By Taryn Chong
The summer is coming to an end, and many will return to familiar patterns and routines such as school. Developing or re-invigorating an existing mindfulness practice can help relieve stress, increase focus and clarity, improve your memory and support a richer and more meaningful life experience. Though it can feel like there is no easy transition returning to set, scheduled days, here are a few tips as a reminder that practising mindfulness is possible regardless of the upcoming fall stress.
Stop multitasking, and start single-tasking.
Try and prioritize what needs to be done first and act as though it is your only project to be done. Task by task you will be able to eliminate the items on your checklist. If you find yourself rushing to do multiple things at once, notice, stop, and refocus on the present task-at-hand. Validate yourself each time you come to completing a singular task.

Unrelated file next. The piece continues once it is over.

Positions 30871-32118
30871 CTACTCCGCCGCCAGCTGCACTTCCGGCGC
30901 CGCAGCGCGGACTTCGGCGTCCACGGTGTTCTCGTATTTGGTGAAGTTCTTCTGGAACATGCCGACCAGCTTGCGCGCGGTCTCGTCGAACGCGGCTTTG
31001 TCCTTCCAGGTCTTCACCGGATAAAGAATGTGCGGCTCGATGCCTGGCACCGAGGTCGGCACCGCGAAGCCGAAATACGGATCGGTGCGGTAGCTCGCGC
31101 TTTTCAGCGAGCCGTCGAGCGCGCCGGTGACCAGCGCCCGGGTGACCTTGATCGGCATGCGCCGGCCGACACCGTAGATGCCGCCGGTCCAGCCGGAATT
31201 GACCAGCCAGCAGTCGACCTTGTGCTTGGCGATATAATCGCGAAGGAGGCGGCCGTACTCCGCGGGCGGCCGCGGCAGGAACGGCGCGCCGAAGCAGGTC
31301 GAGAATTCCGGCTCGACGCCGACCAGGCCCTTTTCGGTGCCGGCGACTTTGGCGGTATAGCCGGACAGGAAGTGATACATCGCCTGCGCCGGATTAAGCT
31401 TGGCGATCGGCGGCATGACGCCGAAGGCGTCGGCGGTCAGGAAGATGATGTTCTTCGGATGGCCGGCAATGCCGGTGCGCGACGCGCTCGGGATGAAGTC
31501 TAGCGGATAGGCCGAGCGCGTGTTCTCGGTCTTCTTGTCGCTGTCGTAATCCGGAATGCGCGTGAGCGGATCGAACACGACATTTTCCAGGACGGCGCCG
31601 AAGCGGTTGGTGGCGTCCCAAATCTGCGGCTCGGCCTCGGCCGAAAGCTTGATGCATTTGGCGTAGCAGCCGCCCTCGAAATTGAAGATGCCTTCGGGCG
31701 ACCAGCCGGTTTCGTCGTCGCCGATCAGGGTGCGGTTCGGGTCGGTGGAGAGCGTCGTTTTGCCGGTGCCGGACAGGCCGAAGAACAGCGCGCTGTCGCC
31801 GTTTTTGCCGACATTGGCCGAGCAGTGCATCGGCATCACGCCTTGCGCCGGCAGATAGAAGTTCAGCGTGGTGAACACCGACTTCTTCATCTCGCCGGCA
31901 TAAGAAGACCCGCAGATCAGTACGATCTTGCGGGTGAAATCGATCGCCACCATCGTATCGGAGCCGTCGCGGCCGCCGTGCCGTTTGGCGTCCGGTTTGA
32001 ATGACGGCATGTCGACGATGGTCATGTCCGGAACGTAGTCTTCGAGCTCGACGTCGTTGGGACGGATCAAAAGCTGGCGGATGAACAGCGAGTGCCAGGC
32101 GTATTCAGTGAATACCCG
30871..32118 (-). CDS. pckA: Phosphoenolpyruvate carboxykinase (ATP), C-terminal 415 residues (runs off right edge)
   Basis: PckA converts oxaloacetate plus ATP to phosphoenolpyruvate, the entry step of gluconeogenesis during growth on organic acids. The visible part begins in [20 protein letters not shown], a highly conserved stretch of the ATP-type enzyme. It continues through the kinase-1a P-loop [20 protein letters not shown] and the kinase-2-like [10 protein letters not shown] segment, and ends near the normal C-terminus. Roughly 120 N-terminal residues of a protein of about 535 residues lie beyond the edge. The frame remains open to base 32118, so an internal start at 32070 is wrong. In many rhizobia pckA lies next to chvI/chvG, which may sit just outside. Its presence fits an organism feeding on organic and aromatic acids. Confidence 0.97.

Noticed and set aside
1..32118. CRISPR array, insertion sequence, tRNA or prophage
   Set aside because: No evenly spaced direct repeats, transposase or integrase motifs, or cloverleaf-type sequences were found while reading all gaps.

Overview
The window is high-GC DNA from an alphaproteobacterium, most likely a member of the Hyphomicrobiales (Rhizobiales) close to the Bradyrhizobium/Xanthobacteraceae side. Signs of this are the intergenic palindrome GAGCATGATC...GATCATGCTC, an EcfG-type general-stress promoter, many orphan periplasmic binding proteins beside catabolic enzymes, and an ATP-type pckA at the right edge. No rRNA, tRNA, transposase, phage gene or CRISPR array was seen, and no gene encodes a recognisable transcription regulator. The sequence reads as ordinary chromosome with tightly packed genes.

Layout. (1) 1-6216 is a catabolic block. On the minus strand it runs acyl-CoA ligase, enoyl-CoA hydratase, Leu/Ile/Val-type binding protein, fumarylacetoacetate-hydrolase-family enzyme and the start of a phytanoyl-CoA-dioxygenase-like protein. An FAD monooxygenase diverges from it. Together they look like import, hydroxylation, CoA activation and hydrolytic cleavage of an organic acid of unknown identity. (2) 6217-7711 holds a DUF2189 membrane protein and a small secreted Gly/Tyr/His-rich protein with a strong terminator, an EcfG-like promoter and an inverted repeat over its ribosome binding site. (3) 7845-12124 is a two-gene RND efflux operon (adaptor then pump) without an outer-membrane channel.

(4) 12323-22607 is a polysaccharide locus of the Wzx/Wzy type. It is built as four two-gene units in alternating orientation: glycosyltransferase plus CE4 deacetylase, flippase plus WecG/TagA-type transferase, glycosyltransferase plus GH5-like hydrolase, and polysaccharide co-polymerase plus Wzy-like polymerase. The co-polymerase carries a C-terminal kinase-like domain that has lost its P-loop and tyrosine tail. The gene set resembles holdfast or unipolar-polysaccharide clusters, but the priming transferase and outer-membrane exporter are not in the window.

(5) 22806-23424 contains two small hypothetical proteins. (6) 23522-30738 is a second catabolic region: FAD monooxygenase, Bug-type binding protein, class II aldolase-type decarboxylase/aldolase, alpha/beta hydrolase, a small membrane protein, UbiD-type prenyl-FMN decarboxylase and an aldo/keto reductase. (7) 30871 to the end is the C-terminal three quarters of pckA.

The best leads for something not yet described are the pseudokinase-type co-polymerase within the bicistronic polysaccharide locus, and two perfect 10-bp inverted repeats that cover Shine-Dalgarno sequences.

Put your phone away and reward yourself for it.
Set a timer on your phone for 30-minute ‘non-phone’ intervals to avoid added stress and sensory overload. Adam Atler stated in a TED Talk, Why Our Screens make us Less Happy, that during specific events each day, you should make your phone unavailable. Consider putting your phone on airplane mode for the weekend or for dinner so it’s available just as a camera. With each of these ideas, you’ll be more equipped to focus on one thing at a time and complete your task, enjoy your meals, weekends and relationships, wholeheartedly.
Listen to your body
Be aware of the needs of your body: eat when you are hungry; rest when you are tired. Most importantly, take time to listen to your body and validate what it’s telling you. Whatever arrangements you make with your body, be sure to follow through. Notice how listening to your body may help increase energy, inspiration and overall well-being.
To learn more about how to bring mindfulness and self-care into the classroom and daily life, consider one of the mental health and well-being workshops offered by the Crisis Centre for youth and adults. These workshops provide strategies on how to cope with stress, build self-awareness and resiliency and incorporate self-care practices into daily life.